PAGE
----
The threat of getting burned by flames is a clear danger of firefighting, but other health risks may not be as obvious. As one can imagine, battling flames increases firefighters’ exposure to carcinogens.
Researchers have identified an increased risk among firefighters for many cancers 1 , including non-Hodgkin’s lymphoma, multiple myeloma, prostate, and testicular cancer. The contaminants that permeate a firefighter’s gear is another risk because the skin is highly absorptive.
Off the job, it is also essential to take precautions against exposure. Therefore, it is vital to remove carcinogens and other toxins when possible because there is a false sense of security regarding the significant number of chemicals that are absorbed through the skin. Little steps inside of the fire station can be taken to reduce contaminants, such as removing as many of the products used in furniture that have potential health concerns. How can this be accomplished?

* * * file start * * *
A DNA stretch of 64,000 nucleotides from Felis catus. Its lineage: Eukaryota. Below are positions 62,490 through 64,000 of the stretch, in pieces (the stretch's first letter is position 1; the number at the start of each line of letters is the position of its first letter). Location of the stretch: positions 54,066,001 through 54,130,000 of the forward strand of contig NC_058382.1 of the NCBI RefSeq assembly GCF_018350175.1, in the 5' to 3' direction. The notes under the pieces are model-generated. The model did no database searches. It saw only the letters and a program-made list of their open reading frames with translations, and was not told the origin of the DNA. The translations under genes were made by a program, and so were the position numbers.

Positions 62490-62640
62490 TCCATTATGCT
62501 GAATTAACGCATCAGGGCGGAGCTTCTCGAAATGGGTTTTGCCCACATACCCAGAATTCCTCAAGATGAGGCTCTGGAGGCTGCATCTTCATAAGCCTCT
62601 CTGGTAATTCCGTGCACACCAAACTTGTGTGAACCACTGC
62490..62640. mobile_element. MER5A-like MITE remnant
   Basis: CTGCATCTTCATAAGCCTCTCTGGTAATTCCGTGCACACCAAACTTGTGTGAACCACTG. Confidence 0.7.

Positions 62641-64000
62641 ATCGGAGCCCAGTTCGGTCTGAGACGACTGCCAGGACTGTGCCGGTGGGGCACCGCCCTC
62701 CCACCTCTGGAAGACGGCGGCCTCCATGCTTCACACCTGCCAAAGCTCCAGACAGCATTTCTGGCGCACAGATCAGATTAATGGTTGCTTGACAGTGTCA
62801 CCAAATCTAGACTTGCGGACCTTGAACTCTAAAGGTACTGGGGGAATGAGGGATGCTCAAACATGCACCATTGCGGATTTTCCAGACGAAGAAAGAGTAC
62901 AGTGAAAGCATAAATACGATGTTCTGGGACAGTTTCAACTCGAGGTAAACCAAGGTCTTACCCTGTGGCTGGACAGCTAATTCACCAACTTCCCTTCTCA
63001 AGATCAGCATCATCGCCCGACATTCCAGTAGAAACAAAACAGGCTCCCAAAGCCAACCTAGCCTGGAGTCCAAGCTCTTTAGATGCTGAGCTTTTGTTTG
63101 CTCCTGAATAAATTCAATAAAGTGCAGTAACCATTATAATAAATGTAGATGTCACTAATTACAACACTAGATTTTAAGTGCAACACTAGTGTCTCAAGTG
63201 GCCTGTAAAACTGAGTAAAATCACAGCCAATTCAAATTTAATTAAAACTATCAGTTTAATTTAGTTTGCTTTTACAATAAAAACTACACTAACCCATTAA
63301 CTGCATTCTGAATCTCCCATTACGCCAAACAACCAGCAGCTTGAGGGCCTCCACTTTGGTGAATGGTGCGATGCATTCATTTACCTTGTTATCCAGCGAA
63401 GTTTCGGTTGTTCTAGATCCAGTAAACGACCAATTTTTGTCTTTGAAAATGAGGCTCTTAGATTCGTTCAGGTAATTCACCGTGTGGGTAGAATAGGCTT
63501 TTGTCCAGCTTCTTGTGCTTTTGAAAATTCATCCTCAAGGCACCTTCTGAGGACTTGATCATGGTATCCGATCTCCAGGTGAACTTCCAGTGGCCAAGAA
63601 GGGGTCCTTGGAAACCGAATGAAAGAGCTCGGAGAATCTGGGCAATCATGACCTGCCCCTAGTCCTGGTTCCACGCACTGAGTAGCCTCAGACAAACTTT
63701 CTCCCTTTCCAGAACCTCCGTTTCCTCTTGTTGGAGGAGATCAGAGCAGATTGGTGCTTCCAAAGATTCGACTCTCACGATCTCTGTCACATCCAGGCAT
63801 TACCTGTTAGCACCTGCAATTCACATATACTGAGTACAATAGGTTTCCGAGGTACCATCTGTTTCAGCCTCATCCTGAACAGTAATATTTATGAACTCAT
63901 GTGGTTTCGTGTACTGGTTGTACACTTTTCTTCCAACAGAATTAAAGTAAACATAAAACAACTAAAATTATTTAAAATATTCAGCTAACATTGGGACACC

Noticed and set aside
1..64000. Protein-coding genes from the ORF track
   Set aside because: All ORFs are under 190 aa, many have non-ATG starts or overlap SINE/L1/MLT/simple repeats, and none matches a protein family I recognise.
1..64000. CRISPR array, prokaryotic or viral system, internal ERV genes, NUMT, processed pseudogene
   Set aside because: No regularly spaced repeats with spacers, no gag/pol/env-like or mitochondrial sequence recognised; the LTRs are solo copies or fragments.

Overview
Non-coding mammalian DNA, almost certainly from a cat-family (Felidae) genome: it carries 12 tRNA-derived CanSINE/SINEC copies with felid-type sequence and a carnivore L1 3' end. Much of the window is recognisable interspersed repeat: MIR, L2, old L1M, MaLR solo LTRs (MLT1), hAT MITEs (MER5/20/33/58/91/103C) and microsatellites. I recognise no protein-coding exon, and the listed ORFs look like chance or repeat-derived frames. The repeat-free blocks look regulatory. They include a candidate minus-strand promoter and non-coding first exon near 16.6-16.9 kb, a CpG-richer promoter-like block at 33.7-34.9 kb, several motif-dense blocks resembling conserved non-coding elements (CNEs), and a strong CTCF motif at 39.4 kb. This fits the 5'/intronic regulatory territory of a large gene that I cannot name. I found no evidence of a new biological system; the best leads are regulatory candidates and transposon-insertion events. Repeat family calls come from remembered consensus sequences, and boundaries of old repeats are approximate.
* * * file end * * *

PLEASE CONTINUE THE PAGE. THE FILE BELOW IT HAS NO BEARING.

Since the 1970s toxic fire retardants have been used in furniture foam, and approximately 85% of couches made in the United States and bought between 1984 and 2010 contain potentially harmful chemicals 2 . Removing the toxic fire retardants as well as eliminating the use of OSB, fiberboards and other manufactured wood products that have the potential of off-gassing can make a big difference with the challenges of the firehouse environment.
While “firefighter proof” has become synonymous with indestructible, this is not always true. Using products that can help decrease health risks can make a big difference for the firefighters who risk their lives every day.
1 https://www.i-women.org/wp- content/uploads/2014/04/FCSN-report.pdf